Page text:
In my book, I discuss how and when to safely introduce, maintain and then remove laxatives.

Encopresis and Diet

Parents frequently ask if their child's encopresis (functional constipation) was caused by their diet . They also want to know if there is a particular diet that will cure their child's encopresis.

The answer to both questions is that diet alone does not cause encopresis nor is there a particular diet that will cure encopresis. However, there are certain foods that if consumed regularly can help to prevent encopresis and, in combination with laxatives and certain behavioral interventions, can help to cure encopresis.

Food which are high in both soluble and insoluble fiber are the most helpful. Dietary fiber, which includes both soluble and insoluble, is defined as indigestible carbohydrates found in plant cell walls. Some foods are higher in soluble fiber (such as oats and peas) while other foods are higher in insoluble fiber (such as vegetables and whole grain bread).

More detailed information about the amount fiber in specific foods, the daily fiber requirements for children and about different fiber supplements can be found in chapter 17 (Food and Drink for Good Poops) of my book.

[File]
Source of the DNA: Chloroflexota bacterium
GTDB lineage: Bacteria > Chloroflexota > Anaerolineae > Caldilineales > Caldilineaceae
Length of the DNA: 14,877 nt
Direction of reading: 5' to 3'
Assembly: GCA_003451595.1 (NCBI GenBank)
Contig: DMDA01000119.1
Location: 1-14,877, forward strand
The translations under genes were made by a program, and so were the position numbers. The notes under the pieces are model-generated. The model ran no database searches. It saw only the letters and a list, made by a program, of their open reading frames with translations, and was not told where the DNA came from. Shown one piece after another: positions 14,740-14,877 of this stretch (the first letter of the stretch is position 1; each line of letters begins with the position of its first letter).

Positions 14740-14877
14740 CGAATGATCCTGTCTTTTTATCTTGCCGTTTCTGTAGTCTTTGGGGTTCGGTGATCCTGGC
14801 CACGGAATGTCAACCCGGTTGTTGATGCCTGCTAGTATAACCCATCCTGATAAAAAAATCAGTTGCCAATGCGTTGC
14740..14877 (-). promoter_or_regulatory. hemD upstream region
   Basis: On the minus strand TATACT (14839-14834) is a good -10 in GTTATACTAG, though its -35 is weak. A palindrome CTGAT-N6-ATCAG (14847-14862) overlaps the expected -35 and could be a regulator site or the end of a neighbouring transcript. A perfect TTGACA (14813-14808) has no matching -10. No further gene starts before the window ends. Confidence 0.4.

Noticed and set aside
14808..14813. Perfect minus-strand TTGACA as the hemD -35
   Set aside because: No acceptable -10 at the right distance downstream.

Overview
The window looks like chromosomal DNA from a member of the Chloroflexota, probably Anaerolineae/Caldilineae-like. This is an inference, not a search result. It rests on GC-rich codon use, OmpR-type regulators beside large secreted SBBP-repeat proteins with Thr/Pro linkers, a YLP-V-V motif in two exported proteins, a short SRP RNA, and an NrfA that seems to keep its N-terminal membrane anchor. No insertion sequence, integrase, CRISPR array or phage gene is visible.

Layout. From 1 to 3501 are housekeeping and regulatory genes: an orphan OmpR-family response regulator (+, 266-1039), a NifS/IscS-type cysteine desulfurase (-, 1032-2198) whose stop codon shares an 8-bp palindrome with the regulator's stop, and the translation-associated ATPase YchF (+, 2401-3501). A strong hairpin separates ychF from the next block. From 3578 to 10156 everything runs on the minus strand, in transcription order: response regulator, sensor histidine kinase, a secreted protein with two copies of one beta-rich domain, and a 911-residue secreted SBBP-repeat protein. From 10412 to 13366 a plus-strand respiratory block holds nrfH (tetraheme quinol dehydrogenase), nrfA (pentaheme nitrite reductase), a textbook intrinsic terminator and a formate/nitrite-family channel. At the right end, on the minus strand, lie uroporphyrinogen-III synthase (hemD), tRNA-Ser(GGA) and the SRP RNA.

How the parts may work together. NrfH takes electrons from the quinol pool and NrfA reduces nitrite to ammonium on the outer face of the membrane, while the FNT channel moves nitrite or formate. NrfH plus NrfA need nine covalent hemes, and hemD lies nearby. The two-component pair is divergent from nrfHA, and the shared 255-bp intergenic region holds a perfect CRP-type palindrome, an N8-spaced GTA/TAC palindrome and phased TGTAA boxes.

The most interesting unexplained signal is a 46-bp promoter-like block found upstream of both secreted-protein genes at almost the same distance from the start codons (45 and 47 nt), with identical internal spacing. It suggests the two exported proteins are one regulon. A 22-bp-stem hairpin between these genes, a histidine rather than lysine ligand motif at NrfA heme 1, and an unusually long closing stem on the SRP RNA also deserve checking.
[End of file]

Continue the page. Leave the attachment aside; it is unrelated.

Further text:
Squatty Potty and Functional Constipation or Encopresis

The Squatty Potty is a footstool for children and adults which elevates your feet while sitting on the toilet. The footstool changes your posture so as to more closely approximate squatting than sitting. It comes in both 7" and 9" tall versions.

Squatting is thought by many GI doctors to be the most natural and efficacious position for defecation. I agree. In the squat position, the angle between the rectum and the anal canal is wider/straighter than it is in the sitting position thus allowing stool to pass through with less effort/straining.

How does this relate to functional constipation/encopresis)?

In my book, The Ins and Outs of Poop, I talk about how one or more uncomfortable or painful bowel movements can cause a child to begin to withhold stool whenever she or he feels urgency so as to avoid another uncomfortable or painful bowel movement. Unfortunately, withholding can become a conditioned or habitual response to the feeling of urgency which almost inevitably leads to functional constipation aka encopresis. 

The key to preventing functional constipation is to act quickly with natural remedies when your child has occasional constipation in order to keep his or her stool soft and the need for pushing/straining at a minimum.

In my opinion, the use of a higher than normal footstool such as a Squatty Potty should be thought of as one of the natural remedies for occasional constipation along with more common remedies such as increased fiber and exercise. Footstools like the Squatty Potty may also be of help in the long-term treatment of encopresis.